How do I sue for child support in Maryland?

Initiating a child support case in Maryland involves filing a complaint with the local child support enforcement office or family court. The complaint should detail the child’s needs and the financial situation of the non-custodial parent. The court then applies the state’s guidelines, considering factors such as income, daycare costs, and health insurance, to calculate the appropriate child support amount. This legal process helps ensure that the financial responsibility for the child is equitably distributed between both parents.

How is Child Support Calculated?

Child support in Maryland is calculated through a meticulous process using the combined adjusted actual income of both parents. This includes elements like health insurance, work-related daycare costs, and alimony. The state follows a formula outlined in the Uniform Maryland Child Support Guidelines to determine the amount each parent owes for the care and maintenance of their child. The guidelines provide a structured approach, considering various financial aspects, to establish a fair and consistent child support arrangement tailored to the unique circumstances of each case.

How Long Does a Parent Have to Pay Child Support?

In Maryland, the duration of child support payments typically extends until the child turns 18 or graduates from high school, whichever occurs later. If the child has not graduated by the age of 19, child support terminates. However, the court recognizes that circumstances may change. Either parent can request modifications based on factors such as a substantial change in income or adjustments in the child’s needs. This flexibility ensures that child support arrangements remain fair and responsive to evolving circumstances.

Does being married affect child support in Maryland?

Marital status does not directly influence child support calculations in Maryland. The state’s child support guidelines focus on the financial circumstances of both parents and the specific needs of the child. Even if a parent is married to someone else, their financial responsibility for a child from a previous relationship remains intact. The primary consideration is the well-being of the child, and the court evaluates the income and resources of both parents, regardless of their marital status. This approach ensures that child support determinations are equitable and based on the current financial standing of each parent.

View Areas Served

Baltimore County:

Arbutus (21227), Catonsville (21228, 21250), Cockeysville (21030, 21031, 21065), Dundalk (21222), Edgemere (21219), Essex (21221), Garrison (21055), Lansdowne (21227), Lochearn (21207), Lutherville (21093), Middle River (21220), Milford Mill (21244), Overlea (21236), Owings Mills (21117), Parkville (21234), Park Heights (21215), Pikesville (21208), Randallstown (21133), Reisterstown (21136), Rosedale (21237), Timonium (21093), Towson (21204), White Marsh (21162), Woodlawn (21207), and more.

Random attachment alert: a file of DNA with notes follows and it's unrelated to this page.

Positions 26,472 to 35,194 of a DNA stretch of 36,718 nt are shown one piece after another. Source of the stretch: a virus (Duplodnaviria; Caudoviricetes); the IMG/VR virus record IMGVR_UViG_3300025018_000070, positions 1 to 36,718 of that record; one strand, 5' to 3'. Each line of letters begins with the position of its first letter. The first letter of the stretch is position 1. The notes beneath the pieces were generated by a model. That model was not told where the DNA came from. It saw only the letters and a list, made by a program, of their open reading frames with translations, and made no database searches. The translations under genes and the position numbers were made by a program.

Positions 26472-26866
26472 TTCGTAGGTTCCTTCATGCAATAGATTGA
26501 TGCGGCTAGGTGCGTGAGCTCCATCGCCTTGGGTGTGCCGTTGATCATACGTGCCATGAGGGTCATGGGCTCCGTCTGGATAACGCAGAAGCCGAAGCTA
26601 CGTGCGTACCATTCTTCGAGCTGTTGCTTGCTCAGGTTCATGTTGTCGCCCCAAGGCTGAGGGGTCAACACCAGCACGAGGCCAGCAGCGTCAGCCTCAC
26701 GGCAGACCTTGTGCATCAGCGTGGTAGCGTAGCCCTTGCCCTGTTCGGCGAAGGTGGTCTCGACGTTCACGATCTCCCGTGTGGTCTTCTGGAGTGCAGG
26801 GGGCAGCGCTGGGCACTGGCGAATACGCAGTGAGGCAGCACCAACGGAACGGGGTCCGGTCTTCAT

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Howard County:

Clarksville (21029), Columbia (21044), Cooksville (21723), Dorsey (21075), Elkridge (21075), Ellicott City (21043), Fulton (20759), Glenelg (21737), Glenwood (21738), Granite (21163), Hanover (21076), Highland (20777), Jessup (20794), Lisbon (21765), Marriottsville (21104), North Laurel (20723), West Friendship (21794), Woodbine (21797), Woodstock (21163), and more.

Carroll County:

Eldersburg (21784), Finksburg (21048), Hampstead (21074), Manchester (21102), Marriottsville (21104), Taneytown (21787), Union Bridge (21791), Westminster (21157, 21158), Mount Airy (21771), New Windsor (21776), Sykesville (21784), Woodbine (21797), Taneytown (21787), and more.

Harford County:

Aberdeen (21001), Abingdon (21009), Bel Air (21014, 21015), Darlington (21034), Edgewood (21040), Forest Hill (21050), Jarrettsville (21084), Joppa (21085), Pylesville (21132), Whiteford (21160), White Hall (21161)

Anne Arundel County:

Annapolis (21401, 21403, 21409), Arnold (21012), Crofton (21114), Crownsville (21032), Gambrills (21054), Glen Burnie (21060, 21061), Hanover (21076), Jessup (20794), Pasadena (21122), Severn (21144), Severna Park (21146).

And the rest of Maryland.